What an interest rate is in finance, automation is in programming. Time spent upfront to automate pays off with interest.
I sat down to run the math of how productive one would be if they invested a bit of time automating. Let's run a conservative calculation to see the time savings.
If writing a script can save 5 minutes a day and you work an 8 hour day, you save 1% of your work time a day. If the next day you improve the script to save an extra 5 minutes beyond the 5 minutes it started saving daily since yesterday, the time savings now compound exponentially. The script now saves 10 minutes daily. The initial value in the exponent is small, only 1.01, but it grows fast as time goes by. If you work only 40 weeks a year, 5 days a week, after 200 days this 1% of work time saved daily compounds to a productivity of 7.9x.
This jump to 7.9x isn't much when you take into account the effort needed to produce it. It's exhausting to constantly automate. To add a new feature, most times you can't just call the script from the outside and be done with it but also have to change the insides of the script to work differently. Automate for only a couple of months and productivity hasn't doubled (it's only 1.86x) while it increased the risk.
Because there is risk involved too. When something that moves forward at an exponential speed breaks, it sets you back exponentially too. Which means you must drop everything you're doing to go fix it immediately, however long it takes, possibly losing all the extra productivity gained so far. For high exponential gain, not fixing a broken script is not an option. And the more you automate the more there is to break. Time is both on your side and against you. The more time passes the higher the productivity and the higher the chance that something breaks.
The power of automation is more obvious if one manages to save 10 minutes a day. Whatever the risk, after 200 days you become 61x more productive and it's probably worth it.
It gets harder to argue against automation if one saves as much as 30 minutes a day, even if it comes at the cost of completely neglecting every other responsibility. If all you do is continue to automate the same script, and somehow the script continues to grow and eat up more of your time, in just a couple of months you are 38x more productive. Keep the pace of saving a whole 30 minutes each day and in 200 days you're 184,411x more productive which roughly equals the productivity of a small city. 
This is an increase of five orders of magnitude in productivity: 100,000x. I doubt most people are ready to gauge if such a big jump is within reach. Especially if they've done no hard automation before. But I know it's a mistake to dismiss the possibility. A less frightening question to ask is: which productivity multiplier might be within reach? Some number must be.
The limits of productivity aren't a complete mystery. Some claim 100x productivity as the lowerbound. Probably no one knows where the upperbound is today and where it will be in the future. If I had to guess I'd say it depends not just on the person but also on the nature of the problem solved.  The bottleneck often isn't a hard tech problem being unsolveable but some human getting in the way.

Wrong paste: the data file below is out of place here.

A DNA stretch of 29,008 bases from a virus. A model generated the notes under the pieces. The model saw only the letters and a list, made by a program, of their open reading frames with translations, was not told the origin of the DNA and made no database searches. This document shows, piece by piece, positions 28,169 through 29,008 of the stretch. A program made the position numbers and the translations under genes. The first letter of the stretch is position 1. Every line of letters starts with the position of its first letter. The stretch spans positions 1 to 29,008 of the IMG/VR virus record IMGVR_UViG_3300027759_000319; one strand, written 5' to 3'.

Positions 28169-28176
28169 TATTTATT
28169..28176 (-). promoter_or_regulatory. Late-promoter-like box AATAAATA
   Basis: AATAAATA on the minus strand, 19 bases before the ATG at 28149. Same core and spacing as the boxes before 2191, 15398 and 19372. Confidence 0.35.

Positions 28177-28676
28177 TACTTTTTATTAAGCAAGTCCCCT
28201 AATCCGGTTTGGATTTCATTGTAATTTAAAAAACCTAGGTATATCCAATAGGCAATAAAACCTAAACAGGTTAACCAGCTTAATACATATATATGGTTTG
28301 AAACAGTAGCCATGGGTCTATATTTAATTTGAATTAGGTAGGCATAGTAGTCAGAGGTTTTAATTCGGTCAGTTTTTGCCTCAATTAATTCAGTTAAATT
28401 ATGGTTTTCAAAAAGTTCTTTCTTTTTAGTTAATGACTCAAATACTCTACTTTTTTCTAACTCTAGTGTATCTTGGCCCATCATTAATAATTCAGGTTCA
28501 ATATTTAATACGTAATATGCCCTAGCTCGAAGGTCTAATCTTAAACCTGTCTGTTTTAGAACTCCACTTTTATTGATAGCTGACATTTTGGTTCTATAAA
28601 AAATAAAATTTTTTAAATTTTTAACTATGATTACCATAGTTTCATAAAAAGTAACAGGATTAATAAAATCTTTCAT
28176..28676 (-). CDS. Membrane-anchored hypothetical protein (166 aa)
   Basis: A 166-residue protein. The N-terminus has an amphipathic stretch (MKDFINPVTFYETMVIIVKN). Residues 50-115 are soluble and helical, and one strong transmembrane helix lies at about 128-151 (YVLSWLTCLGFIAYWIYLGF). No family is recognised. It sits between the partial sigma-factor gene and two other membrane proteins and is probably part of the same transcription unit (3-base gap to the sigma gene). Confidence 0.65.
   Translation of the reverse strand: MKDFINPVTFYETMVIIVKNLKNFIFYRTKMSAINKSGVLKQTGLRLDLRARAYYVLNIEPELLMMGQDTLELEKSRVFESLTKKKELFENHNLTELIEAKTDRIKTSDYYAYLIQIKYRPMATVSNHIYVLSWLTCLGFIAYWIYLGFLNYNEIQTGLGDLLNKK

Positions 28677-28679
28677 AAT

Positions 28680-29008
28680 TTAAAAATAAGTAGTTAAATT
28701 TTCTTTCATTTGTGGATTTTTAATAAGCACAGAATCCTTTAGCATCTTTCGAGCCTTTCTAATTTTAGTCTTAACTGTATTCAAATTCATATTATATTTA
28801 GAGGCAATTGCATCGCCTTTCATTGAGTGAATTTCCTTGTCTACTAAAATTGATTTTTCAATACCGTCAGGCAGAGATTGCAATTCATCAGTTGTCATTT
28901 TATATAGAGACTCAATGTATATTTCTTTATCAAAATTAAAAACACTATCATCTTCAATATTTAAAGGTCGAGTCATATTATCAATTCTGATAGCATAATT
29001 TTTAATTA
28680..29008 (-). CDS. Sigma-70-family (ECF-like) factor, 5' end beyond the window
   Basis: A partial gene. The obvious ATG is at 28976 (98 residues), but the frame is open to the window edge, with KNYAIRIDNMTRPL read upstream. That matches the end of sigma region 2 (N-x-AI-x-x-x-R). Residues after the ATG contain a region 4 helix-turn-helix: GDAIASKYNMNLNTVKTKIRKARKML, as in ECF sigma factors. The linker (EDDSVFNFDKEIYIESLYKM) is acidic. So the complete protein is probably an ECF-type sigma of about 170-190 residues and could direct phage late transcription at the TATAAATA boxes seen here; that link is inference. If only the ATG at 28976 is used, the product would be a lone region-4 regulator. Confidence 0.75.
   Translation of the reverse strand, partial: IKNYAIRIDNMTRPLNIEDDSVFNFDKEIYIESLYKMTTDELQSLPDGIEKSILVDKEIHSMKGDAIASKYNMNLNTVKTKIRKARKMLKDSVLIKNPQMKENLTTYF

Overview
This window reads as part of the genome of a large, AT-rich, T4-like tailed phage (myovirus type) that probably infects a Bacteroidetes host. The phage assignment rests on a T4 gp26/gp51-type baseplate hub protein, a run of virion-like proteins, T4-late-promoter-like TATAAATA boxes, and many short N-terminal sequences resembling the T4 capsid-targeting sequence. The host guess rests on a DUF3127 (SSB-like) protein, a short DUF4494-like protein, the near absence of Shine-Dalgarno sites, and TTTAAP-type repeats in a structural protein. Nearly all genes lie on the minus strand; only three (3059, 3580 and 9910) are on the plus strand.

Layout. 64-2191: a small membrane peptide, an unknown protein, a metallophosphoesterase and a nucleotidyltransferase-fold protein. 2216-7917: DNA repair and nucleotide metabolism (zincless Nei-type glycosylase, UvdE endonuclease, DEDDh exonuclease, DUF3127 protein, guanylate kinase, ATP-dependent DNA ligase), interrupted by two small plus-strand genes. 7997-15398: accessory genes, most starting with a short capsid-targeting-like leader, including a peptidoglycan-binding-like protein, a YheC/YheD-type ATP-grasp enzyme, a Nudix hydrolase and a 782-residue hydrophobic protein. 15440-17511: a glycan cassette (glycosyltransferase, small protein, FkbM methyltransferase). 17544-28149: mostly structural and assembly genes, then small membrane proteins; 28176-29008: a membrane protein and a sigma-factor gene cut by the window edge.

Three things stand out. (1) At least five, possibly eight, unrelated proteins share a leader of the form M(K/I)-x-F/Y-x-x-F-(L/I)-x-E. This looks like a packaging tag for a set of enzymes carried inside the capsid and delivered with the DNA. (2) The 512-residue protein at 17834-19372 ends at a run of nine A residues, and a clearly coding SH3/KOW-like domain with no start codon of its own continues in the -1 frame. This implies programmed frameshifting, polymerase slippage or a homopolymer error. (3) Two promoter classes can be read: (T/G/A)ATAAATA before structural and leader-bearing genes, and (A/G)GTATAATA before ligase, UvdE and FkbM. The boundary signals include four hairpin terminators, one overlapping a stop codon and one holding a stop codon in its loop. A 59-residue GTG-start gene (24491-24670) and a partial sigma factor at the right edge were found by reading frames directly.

Note how conservative the calculation is. It excludes working weekends, and it comes with 12 weeks of not working at all. It's not working for two more days per week that will make a difference. It's automating that script to continually save more minutes each day. If you had to pick between continually automating like this for 200 days, or not automating but working a full 365 days, automating yields higher gains.
Because the key to productivity is achieving exponential savings, not working for a long amount of time. If the savings were merely additive, meaning you only saved 30 minutes per day and that's it, and worked 365 days a year with no break, you'd save 22.8 days. Which is a paltry 1.0625x in productivity gains. (A script that saves 10 minutes a day surpasses this in just four days, at 1.09x).  It's better to work smarter than harder.
After a certain point you could not work at all and still be productive. If one saved 15 minutes for 5 months, losing 1x of productivity daily from that point on by not working doesn't hurt much in the bigger picture. You're on cruise control. There's a surplus of more than 1x productivity in the exponent that the process is now self sustaining. Just make sure you don't break anything. 
The flurry of work involved in writing new software is partly due to not having reached yet the point on the exponential curve where everything is done by computers for you.
So if you're looking to become more productive with software, don't just try to do a lot. Also try to do nothing. Shoot for the point in the curve where exponential savings do all of the work for you.
It's rare to keep saving 30 minutes a day for 200 days straight all from the same script. What eats up time with the script ceases and something else takes its place. When that happens switch focus and start automating that.
What makes it hard to gauge the limits is that while we know a lot about the productivity of people who came before us, so we can compare our productivity to theirs, we don't know as much about the nature of the problems ahead. Innovation in technology during the past century errupted unlike any other time. The nature of the problems solved now is unlike that solved centuries ago.
When asked to do something manually, I used to find ways to give myself two or three days as a buffer to do it. I'd finish stuff and not tell anyone so I could then say "sure, as soon I finish x", to give myself this buffer. Or I'd pick a task that takes at least three days if done manually, to have enough time to automate it.
I didn't know why three days worked well until I ran the math here. Save 10 minutes a day and by the fourth day automation catches up.